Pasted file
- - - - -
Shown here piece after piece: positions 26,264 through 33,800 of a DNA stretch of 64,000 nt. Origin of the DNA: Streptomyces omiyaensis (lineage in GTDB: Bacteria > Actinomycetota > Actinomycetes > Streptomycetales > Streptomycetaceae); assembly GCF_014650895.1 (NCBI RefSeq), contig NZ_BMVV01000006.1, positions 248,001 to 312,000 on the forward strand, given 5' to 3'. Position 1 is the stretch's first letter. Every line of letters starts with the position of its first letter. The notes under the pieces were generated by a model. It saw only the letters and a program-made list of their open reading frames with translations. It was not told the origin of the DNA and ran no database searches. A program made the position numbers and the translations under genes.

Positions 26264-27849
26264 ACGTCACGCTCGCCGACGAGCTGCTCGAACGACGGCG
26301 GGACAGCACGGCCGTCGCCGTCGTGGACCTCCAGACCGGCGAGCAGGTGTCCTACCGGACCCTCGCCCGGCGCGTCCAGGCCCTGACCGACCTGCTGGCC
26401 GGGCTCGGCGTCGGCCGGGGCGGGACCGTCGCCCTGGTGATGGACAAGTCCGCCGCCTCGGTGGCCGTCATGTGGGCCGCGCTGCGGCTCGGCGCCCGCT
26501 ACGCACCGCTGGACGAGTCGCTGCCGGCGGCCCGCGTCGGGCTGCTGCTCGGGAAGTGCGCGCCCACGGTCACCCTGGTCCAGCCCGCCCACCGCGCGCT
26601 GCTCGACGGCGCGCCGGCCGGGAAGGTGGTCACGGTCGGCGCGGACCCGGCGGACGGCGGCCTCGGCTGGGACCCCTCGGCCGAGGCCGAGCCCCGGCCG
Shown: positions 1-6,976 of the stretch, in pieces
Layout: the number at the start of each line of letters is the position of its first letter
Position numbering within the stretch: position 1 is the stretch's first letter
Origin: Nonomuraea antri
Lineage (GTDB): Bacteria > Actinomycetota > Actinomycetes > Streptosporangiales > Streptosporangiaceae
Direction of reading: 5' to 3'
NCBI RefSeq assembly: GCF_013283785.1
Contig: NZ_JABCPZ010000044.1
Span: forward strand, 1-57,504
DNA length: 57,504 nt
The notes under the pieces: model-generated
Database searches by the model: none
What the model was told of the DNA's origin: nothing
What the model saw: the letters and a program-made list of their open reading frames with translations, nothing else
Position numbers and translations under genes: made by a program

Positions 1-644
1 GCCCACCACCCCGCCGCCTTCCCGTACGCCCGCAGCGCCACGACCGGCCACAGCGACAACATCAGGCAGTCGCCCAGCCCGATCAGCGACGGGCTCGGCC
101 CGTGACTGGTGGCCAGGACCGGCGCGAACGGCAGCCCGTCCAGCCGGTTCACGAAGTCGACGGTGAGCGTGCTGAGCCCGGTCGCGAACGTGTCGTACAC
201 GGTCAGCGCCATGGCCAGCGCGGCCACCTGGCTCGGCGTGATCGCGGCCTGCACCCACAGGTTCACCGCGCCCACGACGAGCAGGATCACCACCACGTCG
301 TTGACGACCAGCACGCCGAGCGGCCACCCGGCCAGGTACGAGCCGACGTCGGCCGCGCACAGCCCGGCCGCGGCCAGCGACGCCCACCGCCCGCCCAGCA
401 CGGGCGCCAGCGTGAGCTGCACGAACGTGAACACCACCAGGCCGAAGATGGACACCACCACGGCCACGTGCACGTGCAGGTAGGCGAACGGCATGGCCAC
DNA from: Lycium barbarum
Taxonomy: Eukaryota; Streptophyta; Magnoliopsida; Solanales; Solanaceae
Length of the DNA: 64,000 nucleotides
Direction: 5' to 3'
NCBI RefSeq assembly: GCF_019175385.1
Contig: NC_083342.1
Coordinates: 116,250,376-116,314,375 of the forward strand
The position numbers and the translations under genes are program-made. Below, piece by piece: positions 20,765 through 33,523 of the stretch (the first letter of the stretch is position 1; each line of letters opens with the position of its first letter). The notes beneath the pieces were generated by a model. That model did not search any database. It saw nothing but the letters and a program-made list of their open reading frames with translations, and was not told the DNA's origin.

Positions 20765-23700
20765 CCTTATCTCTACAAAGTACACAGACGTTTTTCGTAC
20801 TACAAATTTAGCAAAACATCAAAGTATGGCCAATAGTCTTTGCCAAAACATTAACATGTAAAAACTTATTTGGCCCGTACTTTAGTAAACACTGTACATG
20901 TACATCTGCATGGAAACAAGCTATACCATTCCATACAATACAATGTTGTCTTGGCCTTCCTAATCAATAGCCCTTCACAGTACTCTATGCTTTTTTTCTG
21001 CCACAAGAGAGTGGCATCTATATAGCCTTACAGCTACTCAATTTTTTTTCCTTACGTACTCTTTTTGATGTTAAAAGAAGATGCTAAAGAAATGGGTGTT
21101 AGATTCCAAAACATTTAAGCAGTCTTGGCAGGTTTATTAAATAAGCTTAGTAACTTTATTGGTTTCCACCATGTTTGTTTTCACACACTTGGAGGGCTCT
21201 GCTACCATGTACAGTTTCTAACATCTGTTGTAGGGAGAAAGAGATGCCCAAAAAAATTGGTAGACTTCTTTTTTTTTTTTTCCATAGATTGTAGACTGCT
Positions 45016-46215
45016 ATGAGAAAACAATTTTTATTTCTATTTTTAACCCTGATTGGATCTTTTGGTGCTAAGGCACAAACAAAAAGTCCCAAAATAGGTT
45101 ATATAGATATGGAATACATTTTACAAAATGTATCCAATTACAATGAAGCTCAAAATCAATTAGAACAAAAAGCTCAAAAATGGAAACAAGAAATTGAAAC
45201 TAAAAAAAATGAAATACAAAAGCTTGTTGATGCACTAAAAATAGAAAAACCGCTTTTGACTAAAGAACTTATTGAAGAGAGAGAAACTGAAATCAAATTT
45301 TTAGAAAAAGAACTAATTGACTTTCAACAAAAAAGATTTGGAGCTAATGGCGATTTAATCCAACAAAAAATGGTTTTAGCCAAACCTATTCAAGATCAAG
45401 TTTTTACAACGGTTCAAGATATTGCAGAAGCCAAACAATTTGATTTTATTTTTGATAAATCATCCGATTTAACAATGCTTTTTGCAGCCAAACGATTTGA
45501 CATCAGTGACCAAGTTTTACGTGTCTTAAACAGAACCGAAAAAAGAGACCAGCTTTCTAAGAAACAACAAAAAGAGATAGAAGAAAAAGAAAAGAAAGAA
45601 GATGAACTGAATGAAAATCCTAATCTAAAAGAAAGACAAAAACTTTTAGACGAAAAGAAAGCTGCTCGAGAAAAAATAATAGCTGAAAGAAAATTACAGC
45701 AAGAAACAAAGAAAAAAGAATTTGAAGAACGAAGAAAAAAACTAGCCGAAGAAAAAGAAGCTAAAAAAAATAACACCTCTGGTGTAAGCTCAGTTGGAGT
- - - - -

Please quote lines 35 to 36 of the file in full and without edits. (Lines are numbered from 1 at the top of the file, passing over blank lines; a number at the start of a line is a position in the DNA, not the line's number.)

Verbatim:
Coordinates: 116,250,376-116,314,375 of the forward strand
The position numbers and the translations under genes are program-made. Below, piece by piece: positions 20,765 through 33,523 of the stretch (the first letter of the stretch is position 1; each line of letters opens with the position of its first letter). The notes beneath the pieces were generated by a model. That model did not search any database. It saw nothing but the letters and a program-made list of their open reading frames with translations, and was not told the DNA's origin.